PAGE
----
I’ve recently finished an inspiring life reflection by an Auschwitz survivor and remarkable human being. Elie Wiesel’s “Open Heart” shares his thoughts after 82 years, penned after facing his own mortality a la emergency open heart surgery. An author of more than 50 books, Wiesel has lived an impressive life in all regards. He’s been awarded the United States Congressional Gold Medal, the Presidential Medal of Freedom, honorary knighthood of the British Empire, and Nobel Peace Prize. While digesting the intimate thoughts of what matters most to him, I was struck by these words in Chapter 25:
I still believe in man, in spite of man. I still believe in language, even though it has been wounded, deformed, and perverted by the enemies of mankind. I continue to cling to words, because it is up to us to transform them into instruments of comprehension, rather than contempt. It is up to us to choose whether we wish to use them to curse or to heal; to wound or console.
Like Wiesel, I too believe in language. Granted, I’m bias, but I see words as the shining communication medium to articulate human experiences beyond our own selves. Some may say music, dance, or art are their preferred method, but for me, words are the true “instruments of comprehension.” Why? When I consider it, words live at the heart of many of my most meaningful life moments: My prayers, uttered to a listening God; the quiet realizations I’ve written in journals during the past 20 years; notes and letters from people I love; the special words spoken at my wedding ceremony; and my whispered, teary welcome to my first baby.
Clinging to words suits my soul. You too?
You know writing is good when you feel you have a one-on-one relationship with the author after reading their words. (Does this feeling grant me first name basis? Hug to you, Ann!) Today I’m finishing “This is the Story of a Happy Marriage,” a collection of essays by New York Times bestselling author, Ann Patchett. Each of these curated essays are autobiographical in nature, painting the scene of her dashingly successful writer’s life.
While disparate and not chronological, each chapter spells out the broader story of Ann’s life. She uses simply poignant words, sharing her successes without shying away from her faults. She loves her dying grandmother, swipes a puppy from a child, leaves her first marriage thinking she’d never succumb to matrimony again (although, spoiler alert, she does on p. 265.)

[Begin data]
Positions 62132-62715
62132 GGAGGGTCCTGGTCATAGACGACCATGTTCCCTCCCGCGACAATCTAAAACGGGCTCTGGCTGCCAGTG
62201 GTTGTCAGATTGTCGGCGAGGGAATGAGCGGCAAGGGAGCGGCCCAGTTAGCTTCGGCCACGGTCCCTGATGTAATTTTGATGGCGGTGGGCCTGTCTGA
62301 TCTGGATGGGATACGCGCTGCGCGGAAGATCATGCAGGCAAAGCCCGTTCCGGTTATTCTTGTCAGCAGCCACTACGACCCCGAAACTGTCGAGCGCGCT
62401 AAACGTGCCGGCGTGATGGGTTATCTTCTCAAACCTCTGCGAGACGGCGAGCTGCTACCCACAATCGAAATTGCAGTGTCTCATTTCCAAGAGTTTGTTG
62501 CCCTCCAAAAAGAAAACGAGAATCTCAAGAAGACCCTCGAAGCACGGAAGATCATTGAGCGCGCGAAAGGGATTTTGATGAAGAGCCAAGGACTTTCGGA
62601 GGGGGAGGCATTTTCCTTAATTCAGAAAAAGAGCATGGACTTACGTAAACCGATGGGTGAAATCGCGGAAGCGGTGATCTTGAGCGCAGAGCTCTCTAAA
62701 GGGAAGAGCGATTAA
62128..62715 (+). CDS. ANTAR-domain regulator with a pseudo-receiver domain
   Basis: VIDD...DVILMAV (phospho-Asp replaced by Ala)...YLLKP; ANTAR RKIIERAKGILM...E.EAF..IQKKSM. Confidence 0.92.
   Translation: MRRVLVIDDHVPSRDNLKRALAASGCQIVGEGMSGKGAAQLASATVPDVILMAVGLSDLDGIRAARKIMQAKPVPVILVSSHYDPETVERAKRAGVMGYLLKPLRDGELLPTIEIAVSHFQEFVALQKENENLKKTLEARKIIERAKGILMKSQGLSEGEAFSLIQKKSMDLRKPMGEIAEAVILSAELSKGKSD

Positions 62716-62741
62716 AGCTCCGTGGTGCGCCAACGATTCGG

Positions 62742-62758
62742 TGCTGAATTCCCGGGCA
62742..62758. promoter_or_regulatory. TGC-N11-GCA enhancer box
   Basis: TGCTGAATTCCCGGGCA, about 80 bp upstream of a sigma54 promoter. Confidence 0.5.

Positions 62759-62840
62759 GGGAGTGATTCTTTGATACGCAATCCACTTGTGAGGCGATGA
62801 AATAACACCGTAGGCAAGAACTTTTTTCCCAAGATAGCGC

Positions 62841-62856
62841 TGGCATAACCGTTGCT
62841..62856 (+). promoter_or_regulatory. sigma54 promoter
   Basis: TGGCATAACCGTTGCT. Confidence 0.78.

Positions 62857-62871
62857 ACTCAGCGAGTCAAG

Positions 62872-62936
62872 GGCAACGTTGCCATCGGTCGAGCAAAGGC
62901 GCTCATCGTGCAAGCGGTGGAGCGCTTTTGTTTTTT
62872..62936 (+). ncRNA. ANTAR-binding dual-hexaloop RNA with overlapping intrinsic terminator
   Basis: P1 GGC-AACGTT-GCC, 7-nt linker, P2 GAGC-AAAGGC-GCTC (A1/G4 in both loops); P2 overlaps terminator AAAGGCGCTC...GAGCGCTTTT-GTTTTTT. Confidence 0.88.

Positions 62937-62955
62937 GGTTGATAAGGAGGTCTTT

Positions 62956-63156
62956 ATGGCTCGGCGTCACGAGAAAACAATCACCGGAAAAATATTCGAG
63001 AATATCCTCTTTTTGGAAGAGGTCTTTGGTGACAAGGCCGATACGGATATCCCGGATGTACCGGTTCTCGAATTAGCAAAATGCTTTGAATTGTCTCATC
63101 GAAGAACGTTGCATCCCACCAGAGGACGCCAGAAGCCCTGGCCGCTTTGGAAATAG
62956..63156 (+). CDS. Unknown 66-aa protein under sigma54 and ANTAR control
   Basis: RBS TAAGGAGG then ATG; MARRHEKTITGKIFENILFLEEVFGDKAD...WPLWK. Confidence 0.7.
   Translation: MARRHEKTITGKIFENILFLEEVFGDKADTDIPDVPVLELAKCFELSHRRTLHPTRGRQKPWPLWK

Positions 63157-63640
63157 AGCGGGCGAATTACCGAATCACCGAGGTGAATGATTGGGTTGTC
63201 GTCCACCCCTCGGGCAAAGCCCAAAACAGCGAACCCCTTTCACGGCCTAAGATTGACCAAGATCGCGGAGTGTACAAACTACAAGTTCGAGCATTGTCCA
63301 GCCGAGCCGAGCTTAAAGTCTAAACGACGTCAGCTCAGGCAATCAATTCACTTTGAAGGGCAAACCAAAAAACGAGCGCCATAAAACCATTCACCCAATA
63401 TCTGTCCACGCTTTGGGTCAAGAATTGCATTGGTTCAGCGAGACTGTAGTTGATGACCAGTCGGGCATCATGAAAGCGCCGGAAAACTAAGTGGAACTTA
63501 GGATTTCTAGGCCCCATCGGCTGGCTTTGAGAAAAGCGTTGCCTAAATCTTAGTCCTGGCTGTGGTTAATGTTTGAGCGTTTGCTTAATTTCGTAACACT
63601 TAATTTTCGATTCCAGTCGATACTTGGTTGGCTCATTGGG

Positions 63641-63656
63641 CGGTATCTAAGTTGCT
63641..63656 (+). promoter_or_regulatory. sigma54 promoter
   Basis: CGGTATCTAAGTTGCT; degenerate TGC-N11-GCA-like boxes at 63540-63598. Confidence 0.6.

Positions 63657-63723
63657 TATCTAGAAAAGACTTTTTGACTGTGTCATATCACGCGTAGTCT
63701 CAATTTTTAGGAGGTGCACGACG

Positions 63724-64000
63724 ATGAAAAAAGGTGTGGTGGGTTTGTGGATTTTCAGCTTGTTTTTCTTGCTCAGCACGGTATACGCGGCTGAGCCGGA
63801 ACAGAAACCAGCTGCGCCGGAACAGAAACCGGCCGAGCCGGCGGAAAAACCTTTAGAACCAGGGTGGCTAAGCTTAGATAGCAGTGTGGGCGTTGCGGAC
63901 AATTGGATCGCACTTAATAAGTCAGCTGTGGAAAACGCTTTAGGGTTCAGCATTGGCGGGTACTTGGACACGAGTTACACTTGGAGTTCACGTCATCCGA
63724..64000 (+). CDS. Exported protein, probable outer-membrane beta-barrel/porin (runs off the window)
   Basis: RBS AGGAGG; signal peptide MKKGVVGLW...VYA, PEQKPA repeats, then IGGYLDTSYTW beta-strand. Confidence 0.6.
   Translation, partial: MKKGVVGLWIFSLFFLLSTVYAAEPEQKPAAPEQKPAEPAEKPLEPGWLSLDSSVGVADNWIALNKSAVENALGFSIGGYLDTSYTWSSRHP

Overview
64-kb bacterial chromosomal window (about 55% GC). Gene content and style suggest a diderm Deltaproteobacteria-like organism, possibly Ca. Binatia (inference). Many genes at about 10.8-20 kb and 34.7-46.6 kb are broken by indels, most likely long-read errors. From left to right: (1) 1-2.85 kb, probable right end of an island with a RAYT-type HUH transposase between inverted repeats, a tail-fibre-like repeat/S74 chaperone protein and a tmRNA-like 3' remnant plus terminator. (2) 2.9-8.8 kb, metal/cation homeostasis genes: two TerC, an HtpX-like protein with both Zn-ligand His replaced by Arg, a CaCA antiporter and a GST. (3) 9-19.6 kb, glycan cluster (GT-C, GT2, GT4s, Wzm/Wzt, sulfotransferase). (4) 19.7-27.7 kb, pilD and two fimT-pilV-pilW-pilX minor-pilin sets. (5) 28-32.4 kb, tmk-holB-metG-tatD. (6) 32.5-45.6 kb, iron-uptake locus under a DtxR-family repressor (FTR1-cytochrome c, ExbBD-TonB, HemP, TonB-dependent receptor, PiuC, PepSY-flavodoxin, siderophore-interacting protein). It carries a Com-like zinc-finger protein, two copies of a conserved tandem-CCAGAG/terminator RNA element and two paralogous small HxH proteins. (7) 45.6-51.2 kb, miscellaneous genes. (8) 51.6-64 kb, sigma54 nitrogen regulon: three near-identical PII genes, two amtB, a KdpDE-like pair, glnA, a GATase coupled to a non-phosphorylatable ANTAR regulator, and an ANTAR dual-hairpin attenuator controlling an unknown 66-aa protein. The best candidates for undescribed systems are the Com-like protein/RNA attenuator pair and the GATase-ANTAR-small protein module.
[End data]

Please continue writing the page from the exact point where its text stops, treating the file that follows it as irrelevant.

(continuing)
While I find Ann’s personal life interesting, what really intrigues me is her advice on writing. I think of her with something akin to awe, impressed at her gumption and raw talent. She also inspires me to go after my own writing dreams:
If a person of any age picked up the cello for the first time and said, “I’ll be playing in Carnegie Hall next month!” you would pity their delusion … Art stands on the shoulders of craft, which means that to get to the art you must master the craft. If you want to write, practice writing. Practice it for hours a day, not to come up with a story you can publish, but because you long to learn how to write well, because there is something that you alone can say. (p. 28)
With that wisdom in mind, I’m recommitting myself to make time to write, for the sheer pleasure of learning how to write better. You can see the Chinese fortune I’ve kept for years. “You have a charming way with words and should write a book.” Sometimes this fortune taunts me, reminding me I haven’t yet quieted the compulsory urge to be an author. I don’t aim to be the next J. K. Rowling; I’m not after fame and glory. It’s more the sheer delight of capturing a story in words I’ve never gotten over, not since kindergarten.
I sometimes get distracted by other interests, but I’ve always felt writing beckoning me. I’ve had idea after idea, and even started a few books, but put them off with internal justifications. “I’ll get to it after I’m done with grad school assignments,” was the reasoning for a long time, and now, “Oh, maybe when my baby is older, or when I’m in my thirties.” The most logical (and true) excuse is my lack of desire to even look at a computer after a full day of office work. (As Ann states, “The tricky thing about being a writer, or about being any kind of artist, is that in addition to making art you also have to make a living.“) While there is validity all of those reasons, something inside me knows I’m procrastinating my own good. (Besides, I make time to keep up with multiple social news feeds. Time’s there for the taking.)